|Elema Boru and Borana Milk Containers
Elema is a Borana woman who currently lives in Dolollo Makaala, located about 20 kilometers south of the town of Mega in southern Ethiopia. The Borana are a pastoral people living in adjacent areas of southern Ethiopia and northern Kenya. They speak a southern dialect of the Oromo language. Despite having strong affinities with other Oromo groups, the Borana still regard themselves as a unique people. Their autonomous ethnic identity is expressed in various ways and contexts, including the distinct style of their milk containers.
During interviews with Elema and other Borana women, inquiries about the origins of various container designs were often answered with references to aada--the idea of cultural heritage, traditions that are passed from generation to generation. Woven container making among the Borana is a woman's activity that is passed from mother to daughter.
All Borana women are expected to know how to make woven milk containers like gorfa and chicho. In contrast, wood carving is a specialized skill, and the production of wood containers is usually practiced by only a few men in a community. The significance of woven milk containers and their ritual uses reveals the importance given to woman-made containers. Milk containers themselves are vital objects in Borana culture. The milk that they hold is a symbol of abundance. The container's symbolic meaning stems from its structure. When a girl marries, she makes two plaits in her hair; when she becomes pregnant, all of her hair is plaited. Plaiting hair is equated to weaving a fiber milk container. It is something only women are allowed to do. These acts suggest that in Borana society, weaving is associated with fertility. The container and the milk thus symbolize the ideal combination of abundance and fertility, two fundamental requirements for the reproduction and prosperity of the group.
The physical reproduction of a man (and the continuity of the community) primarily depends on his wife's fertility; a man's marriage, the social setting for reproduction, depends on objects made by women. As Elema says, "there cannot be any marriage without a chicho and there cannot be any reproduction without woven milk containers." That is why every woman must be able to make milk containers. Woven milk containers represent her fertility; they are round, full of milk and nourishment, "just like a pregnant woman's belly." The woman's womb contains a life that will sustain the social continuity of her husband and family.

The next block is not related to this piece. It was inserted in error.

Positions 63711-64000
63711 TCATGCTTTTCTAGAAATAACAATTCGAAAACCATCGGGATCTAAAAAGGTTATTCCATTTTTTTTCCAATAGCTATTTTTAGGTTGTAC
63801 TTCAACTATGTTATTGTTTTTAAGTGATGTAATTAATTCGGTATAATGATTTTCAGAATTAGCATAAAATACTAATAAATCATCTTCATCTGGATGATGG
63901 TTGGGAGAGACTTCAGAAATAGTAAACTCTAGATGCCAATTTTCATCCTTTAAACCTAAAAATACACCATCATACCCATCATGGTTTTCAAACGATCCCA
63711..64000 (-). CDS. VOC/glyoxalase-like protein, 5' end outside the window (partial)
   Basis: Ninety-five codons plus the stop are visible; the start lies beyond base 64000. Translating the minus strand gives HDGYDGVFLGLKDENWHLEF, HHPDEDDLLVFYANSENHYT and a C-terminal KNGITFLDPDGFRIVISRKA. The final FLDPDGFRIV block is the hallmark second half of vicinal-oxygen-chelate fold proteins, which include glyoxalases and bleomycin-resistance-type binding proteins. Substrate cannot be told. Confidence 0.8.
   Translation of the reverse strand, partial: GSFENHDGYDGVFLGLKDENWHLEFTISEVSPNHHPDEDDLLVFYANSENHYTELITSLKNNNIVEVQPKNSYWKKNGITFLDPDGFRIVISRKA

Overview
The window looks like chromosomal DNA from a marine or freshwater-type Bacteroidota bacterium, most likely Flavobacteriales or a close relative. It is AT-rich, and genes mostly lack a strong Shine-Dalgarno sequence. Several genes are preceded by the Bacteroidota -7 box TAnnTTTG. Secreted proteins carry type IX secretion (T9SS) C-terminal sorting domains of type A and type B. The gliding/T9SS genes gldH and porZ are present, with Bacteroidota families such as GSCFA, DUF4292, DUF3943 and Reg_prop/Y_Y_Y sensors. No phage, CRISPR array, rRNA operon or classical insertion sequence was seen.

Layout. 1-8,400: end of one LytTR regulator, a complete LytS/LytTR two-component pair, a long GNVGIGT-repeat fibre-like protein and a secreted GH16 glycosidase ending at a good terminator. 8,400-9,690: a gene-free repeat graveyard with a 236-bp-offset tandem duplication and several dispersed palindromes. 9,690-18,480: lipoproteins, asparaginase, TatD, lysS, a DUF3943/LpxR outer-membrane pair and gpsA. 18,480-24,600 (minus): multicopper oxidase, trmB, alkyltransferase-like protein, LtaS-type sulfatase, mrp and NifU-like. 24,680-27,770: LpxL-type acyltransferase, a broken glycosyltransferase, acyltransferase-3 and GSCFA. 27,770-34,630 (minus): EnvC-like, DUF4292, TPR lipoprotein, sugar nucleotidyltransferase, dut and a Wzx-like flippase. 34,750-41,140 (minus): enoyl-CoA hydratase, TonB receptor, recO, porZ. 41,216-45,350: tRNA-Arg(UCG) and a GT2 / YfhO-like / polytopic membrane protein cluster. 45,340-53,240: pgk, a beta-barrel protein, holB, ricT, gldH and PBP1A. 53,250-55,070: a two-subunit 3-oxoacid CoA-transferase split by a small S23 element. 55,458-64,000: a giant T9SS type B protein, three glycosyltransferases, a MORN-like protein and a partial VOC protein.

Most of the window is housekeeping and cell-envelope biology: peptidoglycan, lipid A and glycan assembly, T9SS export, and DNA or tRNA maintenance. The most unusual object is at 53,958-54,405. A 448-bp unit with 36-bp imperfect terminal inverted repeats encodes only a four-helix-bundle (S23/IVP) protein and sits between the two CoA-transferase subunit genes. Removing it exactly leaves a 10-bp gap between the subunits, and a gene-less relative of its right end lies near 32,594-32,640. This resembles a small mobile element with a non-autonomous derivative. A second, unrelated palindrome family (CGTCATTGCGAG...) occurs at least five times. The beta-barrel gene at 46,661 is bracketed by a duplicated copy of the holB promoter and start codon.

At first glance, Borana milk containers might appear very similar if not identical. But not all woven milk containers are alike-in fact, because they are each handmade they are all different and there is a good deal of room for innovation. A woman may experiment; she may use new materials, alter the proportions or profile of a container, or introduce new surface treatments. If accepted and copied by others, such a creative act by an individual may be integrated into the tradition and thus become aada Borana-part of the Borana heritage.
Various vegetal fibers and techniques are used to produce the different types of woven containers. The chicho is smaller than the gorfa. Its beauty lies in its symmetry and its simple but elegant elliptical profile. The surface texture of both containers is enhanced by the integration of a vertically oriented raised design called obriis. Elema was proud to note that most women know how to make only one type of obriis design, but she uses up to five when weaving containers. Cowries are often used to decorate gorfa but are never attached to chicho. Chicho and gorfa both have round bottoms and they are not meant to stand upright by themselves. A sepan, or holder, made out of leather straps is used to carry the container and to suspend it from the wall of the house.
Women produce woven containers and men carve wood containers. Both types of containers may serve the same utilitarian function but they are used in different social settings. There also are containers that have both wood and basketry components and therefore require the work of both a man and a woman, usually a husband and wife or at least members of the family living in the same household. Such containers reflect a fundamental element of Borana society: there is a healthy interdependence existing between the sexes and this is manifest in the complementary roles men and women perform in their families and communities.